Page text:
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The multiscale self-assembly of atoms, molecules, and particles is the origin of all physical mesoscopic matter. The spatial organization, symmetry, and physical properties of the assembled structures are determined by thermodynamic characteristics of their building blocks. Colloidal particles are emerging as models for understanding governing principles of directed-assembly and non-equilibrium response of advanced materials. Here, I will present the concept of using external field driven interactions to direct the assembly and spatial migration of colloids.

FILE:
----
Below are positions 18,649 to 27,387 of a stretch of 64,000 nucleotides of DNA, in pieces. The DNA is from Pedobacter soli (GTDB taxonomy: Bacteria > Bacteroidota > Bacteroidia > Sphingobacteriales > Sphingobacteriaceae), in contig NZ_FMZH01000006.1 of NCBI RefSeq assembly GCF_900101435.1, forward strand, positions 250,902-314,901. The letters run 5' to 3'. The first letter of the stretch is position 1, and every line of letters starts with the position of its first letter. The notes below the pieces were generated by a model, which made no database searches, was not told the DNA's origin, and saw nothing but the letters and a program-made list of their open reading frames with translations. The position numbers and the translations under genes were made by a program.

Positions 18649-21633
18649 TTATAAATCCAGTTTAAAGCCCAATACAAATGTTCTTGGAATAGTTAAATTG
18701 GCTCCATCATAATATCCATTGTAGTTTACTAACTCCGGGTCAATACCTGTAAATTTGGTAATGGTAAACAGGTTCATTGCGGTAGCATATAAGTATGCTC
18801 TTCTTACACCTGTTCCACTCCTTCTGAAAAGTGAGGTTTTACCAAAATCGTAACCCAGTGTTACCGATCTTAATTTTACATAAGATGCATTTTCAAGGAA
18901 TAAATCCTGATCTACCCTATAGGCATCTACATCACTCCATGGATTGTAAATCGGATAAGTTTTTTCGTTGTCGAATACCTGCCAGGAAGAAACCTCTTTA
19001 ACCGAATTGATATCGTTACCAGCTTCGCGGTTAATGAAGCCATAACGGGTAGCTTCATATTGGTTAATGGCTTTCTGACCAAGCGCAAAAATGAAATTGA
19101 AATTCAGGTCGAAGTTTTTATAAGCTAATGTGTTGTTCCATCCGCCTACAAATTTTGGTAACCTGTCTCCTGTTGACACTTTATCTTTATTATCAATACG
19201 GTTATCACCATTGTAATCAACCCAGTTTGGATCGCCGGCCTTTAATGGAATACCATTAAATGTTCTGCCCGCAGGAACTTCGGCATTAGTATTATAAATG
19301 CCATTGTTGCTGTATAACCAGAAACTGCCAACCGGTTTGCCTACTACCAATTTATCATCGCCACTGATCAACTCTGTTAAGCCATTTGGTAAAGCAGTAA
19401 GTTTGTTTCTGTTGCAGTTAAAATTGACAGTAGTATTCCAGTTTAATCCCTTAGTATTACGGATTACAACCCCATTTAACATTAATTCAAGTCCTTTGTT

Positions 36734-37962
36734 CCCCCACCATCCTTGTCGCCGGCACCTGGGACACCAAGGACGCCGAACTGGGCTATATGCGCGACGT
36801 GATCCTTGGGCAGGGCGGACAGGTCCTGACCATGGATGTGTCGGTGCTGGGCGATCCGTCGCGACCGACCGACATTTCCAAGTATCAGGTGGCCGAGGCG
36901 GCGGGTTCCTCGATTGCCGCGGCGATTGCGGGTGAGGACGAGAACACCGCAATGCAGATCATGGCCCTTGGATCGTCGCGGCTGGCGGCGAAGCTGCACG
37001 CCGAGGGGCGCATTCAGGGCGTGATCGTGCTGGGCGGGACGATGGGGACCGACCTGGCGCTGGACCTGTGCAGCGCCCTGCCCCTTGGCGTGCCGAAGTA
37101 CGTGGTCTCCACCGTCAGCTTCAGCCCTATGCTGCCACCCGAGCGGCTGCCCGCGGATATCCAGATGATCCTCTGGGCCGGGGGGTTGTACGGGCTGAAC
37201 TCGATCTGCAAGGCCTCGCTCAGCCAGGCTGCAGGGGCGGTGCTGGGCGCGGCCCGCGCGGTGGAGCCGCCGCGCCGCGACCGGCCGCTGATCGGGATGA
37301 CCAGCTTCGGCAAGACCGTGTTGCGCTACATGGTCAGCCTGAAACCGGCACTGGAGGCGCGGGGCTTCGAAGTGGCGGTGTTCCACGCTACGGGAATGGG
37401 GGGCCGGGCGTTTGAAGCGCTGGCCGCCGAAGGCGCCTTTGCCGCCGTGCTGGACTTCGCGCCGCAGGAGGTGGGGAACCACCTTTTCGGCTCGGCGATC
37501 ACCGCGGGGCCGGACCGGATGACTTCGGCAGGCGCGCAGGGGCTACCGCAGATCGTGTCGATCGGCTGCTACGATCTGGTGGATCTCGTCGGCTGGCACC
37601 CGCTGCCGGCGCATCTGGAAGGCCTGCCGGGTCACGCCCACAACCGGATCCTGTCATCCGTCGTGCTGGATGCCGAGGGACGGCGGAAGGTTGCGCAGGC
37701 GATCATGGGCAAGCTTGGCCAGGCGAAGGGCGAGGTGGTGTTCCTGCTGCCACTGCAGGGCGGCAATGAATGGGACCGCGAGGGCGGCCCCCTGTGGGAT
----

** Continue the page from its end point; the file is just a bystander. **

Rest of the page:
Poly(N-isopropylacrylamide) (PNIPAM) is a well-known thermo-sensitive polymer that exhibits a low critical solution temperature (LCST) at around 305 K in aqueous solutions. The coil-to-globule transition of PNIPAM can be induced by a small temperature variation (1~2 K) accompanied by abrupt conformational changes. The LCST behavior of PNIPAM has been attracting research interests for several decades because of its implication in a number of living phenomena, especially on protein folding and DNA packing.